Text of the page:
Flash lights, nine fieldsmen behind the stumps, and the bowler.
You may have seen a few attacking fields set at the Shere Bangla National Stadium before but never before for a Bangladeshi pace bowler. Phone cameras suddenly sprung up in the hundreds at the southern end behind the slip cordon. It is learnt that Nasir Hossain was the reason behind captain Mashrafe Mortaza offering such unprecedented support to Mustafizur Rahman as he bowled to Zimbabwe's No. 11 Taurai Muzarabani in the 43rd over.
Mustafizur had just completed his third five-for in ODIs to leave Bangladesh one wicket away. Apart from Mahmudullah at mid-off, the rest of the team were up waiting for a catch. Mashrafe said that he kept that man back on the circle because Mustafizur's slower deliveries have a tendency to be spooned up in front of the pitch.
"Nasir started to shout for everyone to come to the slips. It led me to send everyone there but I pulled out one guy and sent him to mid-off because Mustafizur draws a lot of top edges," Mashrafe said.
Obviously this is not the first time that an international captain has, for fun or need, set such an outrageous field. But Mashrafe may have never dreamt of it happening with a Bangladesh fast bowler charging in. He took time to add that they weren't "trying to send any message. I just remembered that once Australia did the same thing."
Mustafizur wasn't eventually adjudged the Man of the Match but the man who was, Tamim Iqbal, admitted that he was surprised to get it and then threw his weight behind the 20-year old quick. "Whenever he comes to bowl, you know something is going to happen," Tamim said. "He has made a big contribution to our wins this year. We lacked a bowler who could take wickets in the middle and end overs."
"All the other bowlers like Mashrafe bhai, Rubel and Al-Amin are also understanding their own limitations while bowling from the other end. I think that's another big gain. One bowler is taking wickets and at the other end things remain tight."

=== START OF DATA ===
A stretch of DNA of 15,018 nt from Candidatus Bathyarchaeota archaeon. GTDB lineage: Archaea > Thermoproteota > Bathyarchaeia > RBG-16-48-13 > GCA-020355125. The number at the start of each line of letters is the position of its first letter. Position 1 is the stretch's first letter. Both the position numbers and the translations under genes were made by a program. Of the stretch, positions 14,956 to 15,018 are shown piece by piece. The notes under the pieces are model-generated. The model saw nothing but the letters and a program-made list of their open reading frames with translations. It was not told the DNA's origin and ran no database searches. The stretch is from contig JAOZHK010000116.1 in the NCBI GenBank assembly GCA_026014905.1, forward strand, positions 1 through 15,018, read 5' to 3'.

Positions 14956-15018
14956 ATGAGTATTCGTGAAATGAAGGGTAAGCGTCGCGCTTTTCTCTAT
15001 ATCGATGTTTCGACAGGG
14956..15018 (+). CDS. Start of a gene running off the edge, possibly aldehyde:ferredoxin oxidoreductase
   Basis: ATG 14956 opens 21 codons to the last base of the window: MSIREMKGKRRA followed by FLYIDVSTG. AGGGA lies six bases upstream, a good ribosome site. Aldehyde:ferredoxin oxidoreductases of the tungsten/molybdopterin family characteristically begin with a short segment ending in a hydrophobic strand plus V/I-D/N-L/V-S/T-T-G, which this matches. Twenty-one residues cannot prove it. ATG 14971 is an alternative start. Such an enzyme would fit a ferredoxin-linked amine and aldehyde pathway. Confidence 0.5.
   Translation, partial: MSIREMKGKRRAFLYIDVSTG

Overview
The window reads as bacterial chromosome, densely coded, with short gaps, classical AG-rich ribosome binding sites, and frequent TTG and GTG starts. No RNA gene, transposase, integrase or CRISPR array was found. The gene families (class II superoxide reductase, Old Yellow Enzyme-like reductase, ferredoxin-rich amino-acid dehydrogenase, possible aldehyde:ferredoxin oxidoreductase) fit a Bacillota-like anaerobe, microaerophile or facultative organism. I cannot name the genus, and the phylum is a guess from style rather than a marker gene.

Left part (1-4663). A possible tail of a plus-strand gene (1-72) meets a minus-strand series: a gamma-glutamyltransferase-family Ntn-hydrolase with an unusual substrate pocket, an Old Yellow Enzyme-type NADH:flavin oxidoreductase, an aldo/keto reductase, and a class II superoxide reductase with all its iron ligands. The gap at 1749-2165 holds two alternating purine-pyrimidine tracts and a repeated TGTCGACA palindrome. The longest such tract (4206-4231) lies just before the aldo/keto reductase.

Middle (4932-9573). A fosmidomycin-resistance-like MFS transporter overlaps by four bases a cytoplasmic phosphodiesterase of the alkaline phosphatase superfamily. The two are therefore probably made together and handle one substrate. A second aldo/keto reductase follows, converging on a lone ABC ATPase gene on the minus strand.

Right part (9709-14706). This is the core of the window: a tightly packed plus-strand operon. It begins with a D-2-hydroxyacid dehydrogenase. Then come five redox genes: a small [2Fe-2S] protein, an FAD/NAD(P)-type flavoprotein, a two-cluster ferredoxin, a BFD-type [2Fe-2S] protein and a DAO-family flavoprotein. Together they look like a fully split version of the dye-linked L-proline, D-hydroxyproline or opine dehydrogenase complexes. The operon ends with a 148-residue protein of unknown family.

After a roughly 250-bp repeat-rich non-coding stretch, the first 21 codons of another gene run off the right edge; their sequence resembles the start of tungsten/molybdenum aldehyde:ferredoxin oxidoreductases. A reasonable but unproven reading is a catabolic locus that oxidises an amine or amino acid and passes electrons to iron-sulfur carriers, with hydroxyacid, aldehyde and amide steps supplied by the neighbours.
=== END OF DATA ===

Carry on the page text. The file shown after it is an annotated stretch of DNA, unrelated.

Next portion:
Tamim, who has never faced Mustafizur in a match situation, said that it must be hard for first-timers to keep track of what is coming at them. "He is very clever in the nets. He doesn't bowl slowers to me. He is quite hard to pick for someone playing him for the first time. I have very little idea of him since I have played him only a few times in the nets."
On Wednesday, Mustafizur took his first wicket with an inswinger, the ball all left-arm fast bowlers crave. The next two - Regis Chakabva and Sikandar Raza - were off slower balls. The fourth was Luke Jongwe popping a catch to cover. Finally and fittingly the fifth scalp, Tinashe Panyangara, was also undone by a slower one.
Mashrafe said that the Zimbabwe series was a good opportunity for Mustafizur to try out his inswinger to the right-hander, which needs a little work.
"He is still learning that delivery, working on it in the nets. It was a good opportunity for him to try this delivery. He was hit for a few boundaries too in the last game and this one. But it can happen. He got wickets today, which will give him confidence," Mashrafe said. "His options are already quite hard to read for the batsmen. If he can regularly bring the ball in, it will make him harder to play."
Most of the fans at the southern end of the ground brought down their cameras as soon as Mustafizur's eighth over ended. There was some hope that he would get the chance to bowl another over and have an attempt at a second six-wicket haul. Arafat Sunny completed the job but Mustafizur jumped and whooped as the rest of the team surrounded him in celebration. They were rejoicing the young man who brought them the most joy in 2015.